The Ossietzky Prize is Norwegian PEN's award for an outstanding effort in promoting freedom of expression. It is awarded annually on November 15, the "Day of Imprisoned Writers". This year's winner is the Iranian writer, playwrite, poet and theater and film director Mansour Koushan.
Koushan is an award winning writer, and will be the first ICORN Guest Writer in Norway to be given the Ossietzky Prize. In Iran, he took part in forming an independent writers' union, and he is a staunch critic of the current regime. In 1998, he was invited to Oslo by the Forum for Freedom of Expression to hold a lecture, and while he was there two of his close friends were assasinated in Iran. Koushan was informed that his name was also on the police's death list. Because of these events, Koushan could not return to Iran and stayed in Norway. He became Stavanger City of Refuge's Guest Writer in 2000, and has since lived there with his wife and two children.
We congratulate Mansour Koushan on receiving the Ossietzky Prize, and are very happy to be able to bring his acceptance speech to all of you here at Shahrazad - stories for life!
"I would like to thank the founders of the Ossietzky prize. I also would like to sincerely thank the Norwegian PEN Association and its chair who recognized me as worthy of this prize. I strongly believe that prizes such as this are both a big support for writers, publishers and activists who work for freedom of speech as well as an effective weapon against dictatorial and populist governments.
More than seventy years have passed since the death of Ossietzky under the tortures of the fascist Hitler regime. During this time many dictators have fallen as a result of support by democratic writers and institutions and many countries have come to understand the meaning of freedom. But even though many social institutions in the advanced and free countries have been founded to defend the freedom of expression, thousands of writers fighting censorship, repression and war are still imprisoned by regimes that are anti-freedom and anti-peace and writers are still condemned to death because of expressing their ideas.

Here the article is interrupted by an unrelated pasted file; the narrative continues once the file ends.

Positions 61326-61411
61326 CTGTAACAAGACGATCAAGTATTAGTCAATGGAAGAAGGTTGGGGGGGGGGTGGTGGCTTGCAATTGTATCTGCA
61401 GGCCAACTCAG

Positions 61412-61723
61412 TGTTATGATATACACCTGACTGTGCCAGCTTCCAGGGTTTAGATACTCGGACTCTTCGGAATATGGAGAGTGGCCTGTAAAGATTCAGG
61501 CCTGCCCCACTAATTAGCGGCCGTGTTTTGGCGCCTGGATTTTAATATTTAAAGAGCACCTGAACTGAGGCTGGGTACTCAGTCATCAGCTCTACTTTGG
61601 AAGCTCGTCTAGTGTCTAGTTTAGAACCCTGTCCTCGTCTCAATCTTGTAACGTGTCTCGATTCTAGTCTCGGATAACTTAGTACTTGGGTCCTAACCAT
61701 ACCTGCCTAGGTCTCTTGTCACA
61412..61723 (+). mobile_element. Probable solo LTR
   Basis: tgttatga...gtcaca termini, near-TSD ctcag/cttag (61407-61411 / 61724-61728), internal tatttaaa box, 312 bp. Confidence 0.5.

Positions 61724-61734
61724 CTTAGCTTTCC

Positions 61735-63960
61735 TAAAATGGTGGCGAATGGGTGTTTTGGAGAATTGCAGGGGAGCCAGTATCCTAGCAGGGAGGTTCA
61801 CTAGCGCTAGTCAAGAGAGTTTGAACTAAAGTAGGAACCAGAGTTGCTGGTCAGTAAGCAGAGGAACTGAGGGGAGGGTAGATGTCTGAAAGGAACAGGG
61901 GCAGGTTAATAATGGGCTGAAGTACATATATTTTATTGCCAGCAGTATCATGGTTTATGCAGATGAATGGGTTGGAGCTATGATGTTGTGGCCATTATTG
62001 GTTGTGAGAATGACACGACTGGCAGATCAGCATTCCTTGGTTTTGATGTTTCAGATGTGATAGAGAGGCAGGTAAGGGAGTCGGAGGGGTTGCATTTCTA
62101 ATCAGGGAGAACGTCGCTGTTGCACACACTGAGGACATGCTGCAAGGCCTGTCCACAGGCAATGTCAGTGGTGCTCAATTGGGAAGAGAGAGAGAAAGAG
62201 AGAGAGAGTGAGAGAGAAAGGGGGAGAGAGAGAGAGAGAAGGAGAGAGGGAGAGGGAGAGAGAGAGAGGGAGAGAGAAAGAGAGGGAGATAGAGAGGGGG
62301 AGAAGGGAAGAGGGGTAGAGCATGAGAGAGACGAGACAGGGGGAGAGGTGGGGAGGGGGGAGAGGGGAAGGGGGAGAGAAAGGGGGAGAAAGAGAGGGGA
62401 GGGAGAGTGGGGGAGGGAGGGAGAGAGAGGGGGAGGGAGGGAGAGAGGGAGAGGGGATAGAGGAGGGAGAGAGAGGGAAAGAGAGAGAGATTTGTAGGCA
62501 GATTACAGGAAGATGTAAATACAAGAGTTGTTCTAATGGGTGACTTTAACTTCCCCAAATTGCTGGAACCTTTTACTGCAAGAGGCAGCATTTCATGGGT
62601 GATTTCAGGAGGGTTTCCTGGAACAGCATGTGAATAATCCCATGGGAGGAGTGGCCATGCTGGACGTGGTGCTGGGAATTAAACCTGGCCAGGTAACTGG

In my country Iran, dictatorship is ruling in the most despicable form. Never in history has there been any ideologically-based regime more menacing than religious regimes. In the regime of the Islamic Republic of Iran, all civil rights are suppressed and all religious, ethnic and ideological liberties are also repressed. Under this regime women are not free even in their own homes.
Twenty years have passed since the Ayatollah Khomeini issued his Fatwa for the death of Salman Rushdie. Fortunately, because of the tireless efforts of many freedom lovers and democratic governments, Salman Rushdie's life was saved. But from that date to now many Iranian writers have been tortured in prisons because of expressing their views or they have been assassinated in the streets, and because of the publication of my works and my activities in the Association of Iranian Writers in defense of the freedom of expression and the press, my name was placed at the top of the list of terror.